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Serendipity of the city

I walked into a pole yesterday. But just like I did after I hit it, let us take a couple steps backwards and use the event to showcase something that I think more of us could seek: serendipity. With that, back to the story.

I went to a launch of a new non-touristy tourist map of Prague. I didn't know anyone there, so I grabbed a couple maps and went on my way.

As I was zig-zagging through the streets of Prague, I heard a dude (not a guy, clearly a dude) with long curly hair and a mustache exclaim: "This is touristy as shit." He was indeed correct, for we were walking through the main streets of Prague old town.

Now we arrive at a critical junction. A decision point. You see, I just got a couple non-touristy tourist maps and I thought: this dude could clearly benefit from it. He's clearly looking for less touristy locations around the city. So my choice was: keep on waking and ignore the dude (normal), or do the less normal thing, approach the dude and risk a bit of confusion and awkwardness. You can probably guess what comes next.

I stopped, fished the map out of my backpack, and went up to him and his dude compatriots. I started talking and as I was explaining the purpose of the map to the group of confused dudes, it hit me. The pole, that is. Skull rang, teeth chattered, and dudes went "Oh! Are you okay man?" in unison. Pause. Brief assessment. "Yeah." Then the dudes invited me to their performance at a local club, because they were a ska-jazz band out of Austin, TX. I said I'll consider it and walked away briskly, seeing out of the corner of my eye one of the Three Mustachios study the map.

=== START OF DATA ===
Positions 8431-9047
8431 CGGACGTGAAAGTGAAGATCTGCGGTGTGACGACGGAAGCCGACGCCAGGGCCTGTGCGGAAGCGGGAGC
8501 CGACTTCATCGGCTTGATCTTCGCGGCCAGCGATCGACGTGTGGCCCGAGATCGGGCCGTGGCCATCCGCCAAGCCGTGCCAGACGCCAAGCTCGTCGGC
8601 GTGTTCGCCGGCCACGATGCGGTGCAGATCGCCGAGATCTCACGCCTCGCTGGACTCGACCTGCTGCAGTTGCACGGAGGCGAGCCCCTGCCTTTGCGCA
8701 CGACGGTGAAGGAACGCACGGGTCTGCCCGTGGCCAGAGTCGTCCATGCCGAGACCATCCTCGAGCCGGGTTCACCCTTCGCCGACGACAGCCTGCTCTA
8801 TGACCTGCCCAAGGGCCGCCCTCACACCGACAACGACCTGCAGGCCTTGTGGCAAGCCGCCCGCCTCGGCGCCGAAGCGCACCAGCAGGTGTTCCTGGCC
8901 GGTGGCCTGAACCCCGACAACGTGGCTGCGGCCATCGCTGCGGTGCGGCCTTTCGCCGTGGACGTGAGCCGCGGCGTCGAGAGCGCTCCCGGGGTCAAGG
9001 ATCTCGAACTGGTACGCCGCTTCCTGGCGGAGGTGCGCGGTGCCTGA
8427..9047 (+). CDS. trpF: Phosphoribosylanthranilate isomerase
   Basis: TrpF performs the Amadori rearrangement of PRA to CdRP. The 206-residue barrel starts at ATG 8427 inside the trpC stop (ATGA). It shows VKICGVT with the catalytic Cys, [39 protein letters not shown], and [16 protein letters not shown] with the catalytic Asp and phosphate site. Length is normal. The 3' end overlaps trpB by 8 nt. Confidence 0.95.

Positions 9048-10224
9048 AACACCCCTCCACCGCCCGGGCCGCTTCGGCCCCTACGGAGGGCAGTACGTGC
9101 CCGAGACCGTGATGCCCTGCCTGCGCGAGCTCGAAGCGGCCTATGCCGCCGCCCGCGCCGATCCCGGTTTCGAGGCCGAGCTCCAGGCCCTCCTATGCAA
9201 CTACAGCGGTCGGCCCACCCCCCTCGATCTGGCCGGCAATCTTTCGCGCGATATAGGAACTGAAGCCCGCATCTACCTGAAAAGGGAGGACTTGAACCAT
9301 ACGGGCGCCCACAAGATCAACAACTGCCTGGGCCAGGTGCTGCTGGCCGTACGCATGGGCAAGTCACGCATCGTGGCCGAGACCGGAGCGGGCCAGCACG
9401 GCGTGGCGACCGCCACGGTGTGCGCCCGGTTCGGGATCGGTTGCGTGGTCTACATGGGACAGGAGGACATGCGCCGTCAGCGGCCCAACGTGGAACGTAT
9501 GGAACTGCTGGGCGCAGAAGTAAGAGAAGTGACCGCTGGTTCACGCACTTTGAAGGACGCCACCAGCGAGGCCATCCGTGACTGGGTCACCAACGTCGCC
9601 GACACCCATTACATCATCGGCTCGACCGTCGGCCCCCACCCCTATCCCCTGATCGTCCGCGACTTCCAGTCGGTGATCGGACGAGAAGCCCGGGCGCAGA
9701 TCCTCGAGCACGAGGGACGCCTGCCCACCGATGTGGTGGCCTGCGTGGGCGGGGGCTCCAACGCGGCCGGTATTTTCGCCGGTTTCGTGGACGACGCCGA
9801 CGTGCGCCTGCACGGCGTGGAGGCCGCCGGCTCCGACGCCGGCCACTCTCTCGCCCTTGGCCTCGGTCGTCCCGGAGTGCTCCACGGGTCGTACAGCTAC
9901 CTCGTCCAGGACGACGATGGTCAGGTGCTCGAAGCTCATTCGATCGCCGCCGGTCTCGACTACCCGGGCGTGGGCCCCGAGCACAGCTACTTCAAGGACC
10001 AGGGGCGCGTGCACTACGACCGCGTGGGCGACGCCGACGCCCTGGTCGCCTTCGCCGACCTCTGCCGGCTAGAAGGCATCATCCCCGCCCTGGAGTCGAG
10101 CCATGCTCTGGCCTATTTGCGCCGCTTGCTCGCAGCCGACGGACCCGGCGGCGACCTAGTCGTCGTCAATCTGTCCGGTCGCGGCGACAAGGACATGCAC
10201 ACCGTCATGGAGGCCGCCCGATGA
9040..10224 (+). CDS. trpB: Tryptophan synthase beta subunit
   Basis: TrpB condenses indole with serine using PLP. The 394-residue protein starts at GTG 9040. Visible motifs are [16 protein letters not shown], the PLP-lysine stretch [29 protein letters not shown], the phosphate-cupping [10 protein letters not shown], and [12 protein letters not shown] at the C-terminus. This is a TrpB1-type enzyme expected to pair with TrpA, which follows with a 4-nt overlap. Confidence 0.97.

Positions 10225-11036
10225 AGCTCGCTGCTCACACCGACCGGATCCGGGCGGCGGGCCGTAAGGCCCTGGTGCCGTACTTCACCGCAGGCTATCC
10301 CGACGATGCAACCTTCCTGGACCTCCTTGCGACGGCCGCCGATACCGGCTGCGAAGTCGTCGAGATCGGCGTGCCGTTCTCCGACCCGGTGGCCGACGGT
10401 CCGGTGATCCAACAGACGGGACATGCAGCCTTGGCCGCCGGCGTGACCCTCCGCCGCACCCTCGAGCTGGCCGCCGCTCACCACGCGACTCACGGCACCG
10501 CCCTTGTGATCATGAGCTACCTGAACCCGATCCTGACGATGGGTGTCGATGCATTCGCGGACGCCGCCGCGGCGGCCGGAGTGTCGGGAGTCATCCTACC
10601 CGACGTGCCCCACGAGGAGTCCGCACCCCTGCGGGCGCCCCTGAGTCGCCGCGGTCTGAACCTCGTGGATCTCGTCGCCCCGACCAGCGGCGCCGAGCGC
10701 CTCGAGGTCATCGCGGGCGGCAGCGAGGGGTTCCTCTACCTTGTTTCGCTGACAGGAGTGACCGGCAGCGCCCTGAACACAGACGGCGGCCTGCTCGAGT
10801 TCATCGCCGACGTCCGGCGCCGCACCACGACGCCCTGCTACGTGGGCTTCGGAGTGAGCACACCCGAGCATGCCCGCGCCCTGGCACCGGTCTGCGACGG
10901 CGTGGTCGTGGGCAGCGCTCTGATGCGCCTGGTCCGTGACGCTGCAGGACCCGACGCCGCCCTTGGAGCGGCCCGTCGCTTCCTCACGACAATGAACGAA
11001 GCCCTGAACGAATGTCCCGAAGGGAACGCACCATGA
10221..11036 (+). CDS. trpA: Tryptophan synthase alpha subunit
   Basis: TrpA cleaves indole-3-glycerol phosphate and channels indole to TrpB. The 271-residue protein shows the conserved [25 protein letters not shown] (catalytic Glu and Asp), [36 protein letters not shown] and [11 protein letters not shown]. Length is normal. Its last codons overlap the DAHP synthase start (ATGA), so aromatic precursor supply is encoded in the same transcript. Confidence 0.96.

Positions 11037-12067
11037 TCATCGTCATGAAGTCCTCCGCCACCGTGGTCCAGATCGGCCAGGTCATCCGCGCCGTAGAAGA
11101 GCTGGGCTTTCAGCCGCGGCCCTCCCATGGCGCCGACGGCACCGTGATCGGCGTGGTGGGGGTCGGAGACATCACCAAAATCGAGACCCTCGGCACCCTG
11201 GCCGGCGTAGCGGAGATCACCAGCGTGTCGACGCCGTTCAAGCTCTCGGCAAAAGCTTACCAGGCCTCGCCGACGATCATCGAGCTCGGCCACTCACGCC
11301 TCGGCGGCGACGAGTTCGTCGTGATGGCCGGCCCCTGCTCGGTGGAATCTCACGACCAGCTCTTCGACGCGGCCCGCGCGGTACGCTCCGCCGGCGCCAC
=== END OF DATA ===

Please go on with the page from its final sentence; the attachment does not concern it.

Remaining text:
Though this particular moment was slightly painful, I find these sorts of interactions enjoyable. You see, the city is chock full of strangers. All kinds of people, going about their lives. And the normal thing is to ignore others. To bob and weave, A to B, appointment to bed. It's natural to not interact with strangers. There's danger involved, or at least a bit of embarrassment if the interaction doesn't quite play out. So it's easy to be disconnected, alone in the middle of a million-strong throng of people. To only meet people you already know, run errands, and live in a bubble.

This one short, but poignant interaction is an indicator of what I want to do more of: courting the serendipity of the city. Talking to more people, going to new places, going to interesting events. Connecting the dots, the atoms of the city. Hopefully, this endeavor won't involve more concussive pole encounters.